When we visited Botswana in 2015, I got a lot of mileage out of not seeing lions. It was a bummer for a while but, as I live mostly in my head anyway, I’m always looking for the story I can tell myself – which often comes when things don’t work out the way you expect. Turns out, this was a story I could tell other people, too. I knew, even as we were traveling and not finding lions, that I would be able to write about it. In fact, I remember the moment I realized that. The essay came easily to me and I wrote it partially as a way to process having to leave southern Africa and go home. It ended up being published in an international magazine.
Well, the story’s changed. We saw lions, on Christmas Eve morning, in the Kgalagadi Transfrontier Park.
It was fucking epic.
We spied a lone female resting under a bush, on a trail not many people drive because the game isn’t that good. We were staring at her when we happened to turn and look out the opposite window only to see her sister, standing on a ridge. She paused for a minute and then made her way to the watering hole, then to the shade. She’d clearly come from a recent kill – belly distended and sides sleek with blood. As she got to the shade, her sister got up and went to eat.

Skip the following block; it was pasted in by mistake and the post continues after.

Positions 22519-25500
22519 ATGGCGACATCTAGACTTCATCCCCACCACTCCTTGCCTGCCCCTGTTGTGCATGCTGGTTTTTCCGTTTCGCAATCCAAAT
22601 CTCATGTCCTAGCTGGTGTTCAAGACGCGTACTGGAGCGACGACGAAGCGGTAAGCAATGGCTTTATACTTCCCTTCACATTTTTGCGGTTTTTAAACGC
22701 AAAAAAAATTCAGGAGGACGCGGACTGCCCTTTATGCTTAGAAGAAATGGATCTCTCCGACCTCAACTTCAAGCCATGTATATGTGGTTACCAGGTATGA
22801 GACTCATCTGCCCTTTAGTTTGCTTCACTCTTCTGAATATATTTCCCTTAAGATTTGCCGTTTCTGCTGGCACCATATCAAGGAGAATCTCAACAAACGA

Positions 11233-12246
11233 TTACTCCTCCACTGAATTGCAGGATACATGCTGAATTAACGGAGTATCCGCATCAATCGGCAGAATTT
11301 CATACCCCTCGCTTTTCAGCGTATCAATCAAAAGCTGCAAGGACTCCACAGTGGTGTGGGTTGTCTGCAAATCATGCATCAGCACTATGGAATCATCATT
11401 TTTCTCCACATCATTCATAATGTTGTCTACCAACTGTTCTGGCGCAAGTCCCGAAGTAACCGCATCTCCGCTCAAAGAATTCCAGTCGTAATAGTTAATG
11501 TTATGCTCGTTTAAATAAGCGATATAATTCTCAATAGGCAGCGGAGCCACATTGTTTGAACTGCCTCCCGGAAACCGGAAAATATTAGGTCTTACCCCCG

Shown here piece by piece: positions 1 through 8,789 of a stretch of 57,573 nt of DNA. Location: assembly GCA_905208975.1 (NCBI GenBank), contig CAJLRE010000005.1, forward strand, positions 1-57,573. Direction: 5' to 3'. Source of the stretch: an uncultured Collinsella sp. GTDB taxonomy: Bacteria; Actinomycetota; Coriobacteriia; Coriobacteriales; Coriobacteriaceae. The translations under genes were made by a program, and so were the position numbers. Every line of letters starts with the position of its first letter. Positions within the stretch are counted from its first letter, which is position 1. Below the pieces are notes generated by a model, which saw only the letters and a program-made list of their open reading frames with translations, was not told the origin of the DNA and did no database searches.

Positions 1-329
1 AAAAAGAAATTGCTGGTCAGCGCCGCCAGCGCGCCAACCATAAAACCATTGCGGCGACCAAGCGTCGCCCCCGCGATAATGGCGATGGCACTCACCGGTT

We watched them for a long time. Male lions are impressive, and we’ve seen a few of them too, but I have a soft spot for sisters.
Later that trip we saw two cubs and mom in the Kalahari, napping under a tree. We sat and watched them for hours, and it was exactly as interesting as watching a house cat sleep, because that was all. they. did. The most activity we saw was when mom got up to change positions. Exciting. No, really. It was fantastic. Beats watching TV, any day.
I’d love to see them active, but seeing them napping is still pretty awesome. The famous black-maned Kalahari lions are bigger than their cousins elsewhere. Interestingly, lions prefer the food they grow up eating, and Audubon says that “customs differ among prides.” The females stay together, reproduce together, and nurse each others’ young. They are, according to Audubon, the only truly sociable cats and females will remain in their mothers’ territories unless food runs out.
We haven’t heard them roar, but we have heard grunting from them in the Kalahari at night. They make a sort of huh-huh sound and we had no idea it was lions until a guide we were with told us.
I have managed to get a few photos of them, but nothing compared to what they actually look like. The story’s in pictures, this time.